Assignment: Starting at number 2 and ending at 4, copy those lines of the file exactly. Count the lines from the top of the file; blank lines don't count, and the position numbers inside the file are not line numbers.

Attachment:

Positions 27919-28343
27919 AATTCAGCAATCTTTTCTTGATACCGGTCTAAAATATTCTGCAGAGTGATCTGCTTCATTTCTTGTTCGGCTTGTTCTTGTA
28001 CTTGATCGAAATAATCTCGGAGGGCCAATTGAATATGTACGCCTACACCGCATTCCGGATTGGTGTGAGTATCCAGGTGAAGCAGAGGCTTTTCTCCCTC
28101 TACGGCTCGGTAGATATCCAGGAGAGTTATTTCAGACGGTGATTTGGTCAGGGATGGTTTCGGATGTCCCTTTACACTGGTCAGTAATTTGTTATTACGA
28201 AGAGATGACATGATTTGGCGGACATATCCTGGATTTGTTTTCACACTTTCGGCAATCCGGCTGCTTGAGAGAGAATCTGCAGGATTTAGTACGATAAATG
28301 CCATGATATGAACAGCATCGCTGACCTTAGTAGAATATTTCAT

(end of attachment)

27919 AATTCAGCAATCTTTTCTTGATACCGGTCTAAAATATTCTGCAGAGTGATCTGCTTCATTTCTTGTTCGGCTTGTTCTTGTA
28001 CTTGATCGAAATAATCTCGGAGGGCCAATTGAATATGTACGCCTACACCGCATTCCGGATTGGTGTGAGTATCCAGGTGAAGCAGAGGCTTTTCTCCCTC
28101 TACGGCTCGGTAGATATCCAGGAGAGTTATTTCAGACGGTGATTTGGTCAGGGATGGTTTCGGATGTCCCTTTACACTGGTCAGTAATTTGTTATTACGA